There is nothing that can wipe the smile from a homeowner’s face quite like the discovery of a serious fault in the property’s foundation. Certain foundation problems can be hard to spot, expensive to repair, and prone to exponential growth when left unchecked. This has serious implications for anyone looking to sell a home that has foundation damage; there are many things to take into consideration.
Is it Possible to Sell a Home with a Faulty Foundation?
Yes! It really is possible to sell a property with foundation damage without undertaking repairs—it simply requires a new strategy and a willingness to make some concessions. Of course, you could always take on the time and cost of repairs yourself and sell the property afterward; it all depends on what works best for your situation. So, before you make any choices you must first ensure that you are properly informed.
It all begins with a full inspection of your property and an estimate for the repairs required to bring the property up to scratch. JES Foundation Repair offers free inspections across the Washington, D.C., metro area. Once you know the extent of the damage, the likely costs, and time scales associated with repairing this damage, you will be able to make an informed decision. When making this decision you should also keep in mind the pros and cons of selling a property that is badly damaged.
The upsides of selling a damaged property without undertaking repairs are:
To put it simply, selling the property without making repairs will save you money on repairs, speed the process of selling, and generally speaking, be the more convenient path by leaving the hard work to the next owner.
The drawbacks of selling a damaged property are:
- Lowered value
- Fewer buyers
The money you save on repairing a property may well come away from the asking price if you decide to sell without making repairs. There is also the matter of the pool of potential buyers; this is much smaller when it comes to a home in need of serious renovation. You will need to prepare for negotiation.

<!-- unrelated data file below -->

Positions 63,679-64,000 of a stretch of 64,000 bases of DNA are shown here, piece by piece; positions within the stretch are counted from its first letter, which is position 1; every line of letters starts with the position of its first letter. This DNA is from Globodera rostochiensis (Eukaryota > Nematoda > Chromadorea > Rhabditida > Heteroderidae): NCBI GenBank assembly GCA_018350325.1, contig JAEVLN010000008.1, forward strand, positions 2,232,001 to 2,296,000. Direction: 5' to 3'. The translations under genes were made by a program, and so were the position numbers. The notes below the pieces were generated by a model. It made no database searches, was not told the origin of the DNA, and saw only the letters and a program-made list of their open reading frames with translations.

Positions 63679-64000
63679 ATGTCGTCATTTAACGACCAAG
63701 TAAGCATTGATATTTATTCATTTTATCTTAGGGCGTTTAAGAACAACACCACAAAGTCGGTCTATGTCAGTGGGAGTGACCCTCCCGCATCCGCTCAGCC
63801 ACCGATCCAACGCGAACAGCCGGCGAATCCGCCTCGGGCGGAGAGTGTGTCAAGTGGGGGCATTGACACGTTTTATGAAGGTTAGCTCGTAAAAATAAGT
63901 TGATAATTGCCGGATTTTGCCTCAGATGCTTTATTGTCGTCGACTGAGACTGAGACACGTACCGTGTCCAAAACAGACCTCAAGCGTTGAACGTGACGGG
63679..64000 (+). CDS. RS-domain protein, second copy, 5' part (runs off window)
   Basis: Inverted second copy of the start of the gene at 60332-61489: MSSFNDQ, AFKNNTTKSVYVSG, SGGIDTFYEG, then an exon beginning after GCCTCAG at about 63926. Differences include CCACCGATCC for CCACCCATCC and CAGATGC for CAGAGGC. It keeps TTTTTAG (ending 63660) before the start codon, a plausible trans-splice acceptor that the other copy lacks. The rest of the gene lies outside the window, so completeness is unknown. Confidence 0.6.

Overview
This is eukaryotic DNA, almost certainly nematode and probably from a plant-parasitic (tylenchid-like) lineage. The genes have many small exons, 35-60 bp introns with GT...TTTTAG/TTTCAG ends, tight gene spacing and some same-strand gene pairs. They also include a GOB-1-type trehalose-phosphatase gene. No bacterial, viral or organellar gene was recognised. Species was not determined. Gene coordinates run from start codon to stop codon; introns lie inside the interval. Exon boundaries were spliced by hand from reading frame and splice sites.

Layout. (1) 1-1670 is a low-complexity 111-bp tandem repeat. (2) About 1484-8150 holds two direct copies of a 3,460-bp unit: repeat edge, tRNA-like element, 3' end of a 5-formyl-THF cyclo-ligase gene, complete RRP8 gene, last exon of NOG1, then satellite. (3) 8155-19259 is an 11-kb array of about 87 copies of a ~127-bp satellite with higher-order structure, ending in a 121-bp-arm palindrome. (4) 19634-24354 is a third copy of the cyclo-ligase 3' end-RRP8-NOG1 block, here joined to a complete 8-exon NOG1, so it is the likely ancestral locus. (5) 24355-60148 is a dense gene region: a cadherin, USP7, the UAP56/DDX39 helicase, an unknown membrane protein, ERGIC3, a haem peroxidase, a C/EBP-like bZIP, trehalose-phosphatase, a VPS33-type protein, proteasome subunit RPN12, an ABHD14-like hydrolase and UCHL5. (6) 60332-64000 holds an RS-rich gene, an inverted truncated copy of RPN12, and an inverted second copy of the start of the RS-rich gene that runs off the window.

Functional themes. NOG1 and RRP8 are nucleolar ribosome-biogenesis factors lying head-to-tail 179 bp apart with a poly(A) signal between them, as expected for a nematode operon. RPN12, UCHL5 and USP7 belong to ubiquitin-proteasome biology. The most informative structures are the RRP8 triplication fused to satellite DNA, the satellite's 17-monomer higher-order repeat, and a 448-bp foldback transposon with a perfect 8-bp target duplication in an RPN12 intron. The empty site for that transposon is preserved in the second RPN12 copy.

Signs of Foundation Damage
Recognizing foundation damage is not always as easy as it sounds, but there are some red flags that you should keep in mind when assessing your home before sale. The most prominent signs of foundation damage are:
- Spreading cracks
- Foundation heave or settlement
- Sagging floors
- Bowing walls
- Musty odors
If you notice signs like these, it is important that you contact a professional to assess your property immediately. In some cases, it may be that the damage is in your walls rather than your foundation. Dampness and mold, for example, are not mutually inclusive with foundation damage. If you see some of the more structural signs, however, it is more likely that you have serious damage somewhere in your property’s foundation. If this is the case, you must act quickly; foundation problems do not resolve themselves.
How to Sell a Property with a Faulty Foundation
It’s important that you are honest with your real estate agent and any potential buyers; make the information gained from your inspection easily available to potential buyers and be open-minded about negotiations. Of course, you should still have a benchmark to aim for; making concessions should not undermine what you need from the sale.
Thankfully, there is a growing trend for house flipping that could work in your favor. Buying, renovating, and selling on properties in need of TLC is a growing industry, so if you’re willing to offer wriggle room you could even land a cash buyer (rare in general, but more common in situations like these). Whether you’re dealing with a professional property developer or a first-time buyer, you must make a point of being honest, communicative, and flexible.
Walk buyers through the signs of damage that you have seen—for example, cracked or bowing walls and mold formation—the details of your report, and the estimated costs of repair. Ideally, of course, you will want the buyer to take the costs of repairs and they will want you to take them. If you negotiate cleverly, you could essentially split the cost by dropping your asking price a little. This will yield a result that is largely agreeable to everyone!